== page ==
Sarah's House Gives Shelter To Homeless

Neighbors/Odenton, Ft. Meade, Gambrills

January 30, 1991|By Vicki Wellford

Last year in Maryland, 6,440 children under 18 years old were homeless. To help meet the needs of this growing problem, Sarah's House wasopened four years ago.

Located in Fort Meade, Sarah's House consists of five World War II barracks renovated for emergency shelter andtransitional housing.

Sarah's House is a joint venture between Anne Arundel County, theArmy and the Associated Catholic Charities. Although supported by local, state and federal money, private donations are greatly needed. Items such as infant and children's clothes, diapers, baby bottles, shampoo, deodorant, soap, towels, wash cloths and cleaning supplies, aswell as money, are being accepted.

The emergency shelter consistsof one building that will hold 30 men and one building that will hold 34 women and children. The maximum stay is 45 days.

Each of these shelters contains rooms, a lounge with a TV, washers and dryers. The residents are provided with three meals a day.

Two barracks are set aside for the transitional housing program, which accepts residents through the emergency shelter for stays of six to 24 months.

Residents pay 30 percent of their income and are given a one-bedroom unit that includes a kitchenette, private bath and open living space. Furniture, cookware and linens are provided.

The transitional program is designed to help the residents save money and learn living skills such as budgeting, nutrition and parenting. The staff includes a resident manager and social workers who assist the residents by networking with other agencies to provide professional counseling, job placement and training and assistance in obtaining private housing.

For more information about volunteering or donations, contact volunteercoordinator Jane Strong at 551-7722.

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The Crofton Branch Library, at 1657 Crofton Centre, is offering a Drop-in Storytime at 3:30 p.m. on Wednesdays, Feb. 6-27, with a special Valentine's Day story time planned for Feb 13.

This special time is for children ages 2 to 5. Two-year-olds must be accompanied by a parent or care-giver. Other parents are asked to remain in the building during the program.

At 7 p.m. on Wednesdays, Feb. 6-27, a family story time session willbe conducted for children ages 2 to 6 and parents.

No registration is required for either event. For more information, call the library at 222-7915 or 261-3909.

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The Fort Meade Retired Officers' Wives' Club is accepting reservations for a Sunday Feb. 10 dinner theater showing of "Shenandoah" at the Towsontowne Dinner theater.

This is an old-fashioned, tuneful charmer for the entire family. The trip's $35 cost includes bus, dinner, show and gratuity.

The bus willleave the Fort Meade Officers' Club at 3 p.m. For reservations, callBetty Juba at 721-2494 or Helen McCormack at 721-1736.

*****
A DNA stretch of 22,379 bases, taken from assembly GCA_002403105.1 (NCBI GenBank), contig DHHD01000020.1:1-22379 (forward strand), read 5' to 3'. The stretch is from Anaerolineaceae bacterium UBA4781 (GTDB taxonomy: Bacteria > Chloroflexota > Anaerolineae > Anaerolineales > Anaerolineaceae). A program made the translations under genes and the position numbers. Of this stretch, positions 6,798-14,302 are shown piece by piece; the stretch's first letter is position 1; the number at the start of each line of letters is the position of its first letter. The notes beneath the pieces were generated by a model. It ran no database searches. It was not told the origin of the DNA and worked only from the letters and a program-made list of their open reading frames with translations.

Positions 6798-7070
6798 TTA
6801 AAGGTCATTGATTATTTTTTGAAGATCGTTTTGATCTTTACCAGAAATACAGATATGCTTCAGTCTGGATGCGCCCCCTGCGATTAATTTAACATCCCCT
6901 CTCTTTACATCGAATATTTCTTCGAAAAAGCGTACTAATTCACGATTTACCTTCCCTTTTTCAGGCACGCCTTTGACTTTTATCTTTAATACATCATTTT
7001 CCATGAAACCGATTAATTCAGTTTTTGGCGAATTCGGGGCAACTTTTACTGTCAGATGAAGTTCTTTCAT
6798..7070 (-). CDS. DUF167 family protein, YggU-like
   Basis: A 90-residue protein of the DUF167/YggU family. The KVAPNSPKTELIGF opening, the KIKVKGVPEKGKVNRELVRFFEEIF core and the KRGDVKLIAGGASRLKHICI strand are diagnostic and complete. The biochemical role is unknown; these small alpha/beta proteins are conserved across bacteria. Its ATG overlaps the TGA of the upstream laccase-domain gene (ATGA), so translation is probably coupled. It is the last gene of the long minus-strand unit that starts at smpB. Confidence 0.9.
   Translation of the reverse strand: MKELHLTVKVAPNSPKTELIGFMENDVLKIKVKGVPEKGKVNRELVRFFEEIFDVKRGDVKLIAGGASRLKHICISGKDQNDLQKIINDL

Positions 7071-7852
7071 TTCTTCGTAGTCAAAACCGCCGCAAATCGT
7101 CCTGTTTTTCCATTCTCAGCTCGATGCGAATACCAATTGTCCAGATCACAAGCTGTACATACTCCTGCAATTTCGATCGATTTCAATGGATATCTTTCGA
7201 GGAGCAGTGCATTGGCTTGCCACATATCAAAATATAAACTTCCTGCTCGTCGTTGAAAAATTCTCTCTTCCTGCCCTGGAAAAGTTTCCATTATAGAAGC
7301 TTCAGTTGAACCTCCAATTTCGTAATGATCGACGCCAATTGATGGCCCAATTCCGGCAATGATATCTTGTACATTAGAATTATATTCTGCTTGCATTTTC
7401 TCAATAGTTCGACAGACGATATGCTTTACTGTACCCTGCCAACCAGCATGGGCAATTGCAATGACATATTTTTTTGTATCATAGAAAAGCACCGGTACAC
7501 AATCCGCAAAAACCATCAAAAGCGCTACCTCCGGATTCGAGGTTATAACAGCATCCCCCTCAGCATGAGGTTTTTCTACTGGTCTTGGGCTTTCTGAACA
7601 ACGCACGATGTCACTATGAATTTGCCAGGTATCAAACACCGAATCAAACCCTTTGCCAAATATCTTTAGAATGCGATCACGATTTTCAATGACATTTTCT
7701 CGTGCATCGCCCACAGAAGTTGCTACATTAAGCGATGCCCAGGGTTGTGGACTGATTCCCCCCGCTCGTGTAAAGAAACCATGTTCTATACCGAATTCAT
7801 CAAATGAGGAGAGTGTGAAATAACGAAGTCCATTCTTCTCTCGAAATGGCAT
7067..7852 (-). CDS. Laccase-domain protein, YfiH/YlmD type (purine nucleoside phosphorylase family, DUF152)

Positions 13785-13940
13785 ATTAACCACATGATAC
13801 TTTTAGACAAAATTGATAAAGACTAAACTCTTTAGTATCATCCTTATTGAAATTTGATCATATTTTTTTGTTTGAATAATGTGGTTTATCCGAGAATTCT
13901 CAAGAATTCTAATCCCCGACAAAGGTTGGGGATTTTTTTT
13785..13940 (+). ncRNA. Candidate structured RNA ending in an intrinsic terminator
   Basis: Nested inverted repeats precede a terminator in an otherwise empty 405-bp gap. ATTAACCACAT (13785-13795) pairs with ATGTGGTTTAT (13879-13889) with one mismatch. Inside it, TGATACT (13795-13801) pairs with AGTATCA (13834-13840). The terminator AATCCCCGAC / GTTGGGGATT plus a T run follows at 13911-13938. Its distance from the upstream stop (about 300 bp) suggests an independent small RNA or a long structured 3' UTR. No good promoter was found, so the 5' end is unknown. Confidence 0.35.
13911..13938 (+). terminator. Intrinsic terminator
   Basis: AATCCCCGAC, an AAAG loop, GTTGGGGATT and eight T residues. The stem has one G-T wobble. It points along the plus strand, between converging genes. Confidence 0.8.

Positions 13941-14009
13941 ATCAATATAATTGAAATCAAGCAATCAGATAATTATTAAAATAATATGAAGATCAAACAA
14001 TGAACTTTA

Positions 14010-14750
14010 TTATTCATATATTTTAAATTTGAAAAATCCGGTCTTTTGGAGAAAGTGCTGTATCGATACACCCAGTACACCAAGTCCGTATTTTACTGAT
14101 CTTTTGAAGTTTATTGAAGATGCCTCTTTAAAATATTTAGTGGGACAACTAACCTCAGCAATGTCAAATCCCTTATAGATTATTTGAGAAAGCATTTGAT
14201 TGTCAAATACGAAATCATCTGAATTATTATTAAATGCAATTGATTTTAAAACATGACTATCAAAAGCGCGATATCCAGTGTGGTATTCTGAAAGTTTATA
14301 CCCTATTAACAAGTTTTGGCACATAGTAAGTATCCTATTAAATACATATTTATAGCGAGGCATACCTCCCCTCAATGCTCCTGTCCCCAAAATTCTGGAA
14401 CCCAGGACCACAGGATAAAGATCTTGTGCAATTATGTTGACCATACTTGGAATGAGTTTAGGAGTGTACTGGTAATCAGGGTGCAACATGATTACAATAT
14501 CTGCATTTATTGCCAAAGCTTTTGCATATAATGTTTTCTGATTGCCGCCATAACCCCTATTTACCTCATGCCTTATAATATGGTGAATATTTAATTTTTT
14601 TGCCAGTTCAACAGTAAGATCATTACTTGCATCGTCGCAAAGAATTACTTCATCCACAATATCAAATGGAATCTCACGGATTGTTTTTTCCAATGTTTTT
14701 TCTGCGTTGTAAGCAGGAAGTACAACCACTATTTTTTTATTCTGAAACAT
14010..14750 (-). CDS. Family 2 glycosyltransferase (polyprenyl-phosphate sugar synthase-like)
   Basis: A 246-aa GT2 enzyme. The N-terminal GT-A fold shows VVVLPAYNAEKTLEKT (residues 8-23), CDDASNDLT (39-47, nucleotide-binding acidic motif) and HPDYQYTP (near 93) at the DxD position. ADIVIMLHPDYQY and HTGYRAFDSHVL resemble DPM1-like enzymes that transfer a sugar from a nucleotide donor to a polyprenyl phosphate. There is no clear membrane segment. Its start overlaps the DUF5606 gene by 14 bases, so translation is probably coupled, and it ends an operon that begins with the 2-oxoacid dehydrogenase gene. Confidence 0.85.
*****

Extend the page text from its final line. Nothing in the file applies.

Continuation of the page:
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The O'Malley Senior Center is offering a workshop entitled "Introduction to PCs."

Taught by Carl I. Pogar, an office automation consultant, this three-session workshop will introduce you to the world of the personal computer, and help overcome your fear of them.

The class, which runs from 10 to 11 a.m. and begins Feb. 7, will cover DOS commands, keyboard functions and all aspects of the operation of a microcomputer.

The workshop is free, but registration is required. For more information, call the center at 222-6227 or 621-9515.

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The Odenton Heritage Society, in response to a number of requests, will bescheduling evening meetings for every other month at the Odenton Library.

The next meeting will be at 7 tomorrow. Professor Barrett L.McKown from Anne Arundel Community College will discuss the history of the American Flag.

Membership in the organization is not required to attend meetings. The society has a number of standing committees and would welcome anyone interested in helping locate information about our community.

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The Odenton Kiwanis Club sponsored a "Know To Say No" assembly last week at Waugh Chapel Elementary School, with over 250 children participating.

Master of Ceremony Bill Davis started out by having the children chant "Know to Say No." Richard Johnson, community resources specialist from the Anne Arundel County Drug and Alcohol Program, discussed the dangers of drugs. Officer Robert K. Moore Jr. of the county police department talked about differentways to say no to drugs.

"Stringbean" the clown was on hand to deliver a message about the dangers of drugs through magic, rap songs and humor. Ten students were selected to play a game similar to "Jeopardy!" in which the kids answered questions about drug and alcohol use, with contestants winning T-shirts for correct answers.

Every student at the assembly received a kit containing a pencil, coloring sheets, stickers, two pledge cards and a headband. The cards, which pledge a drug-free life, will be signed by the students, dropped into amailbox provided by the program and sent to President George Bush and Gov. William Donald Schaefer.

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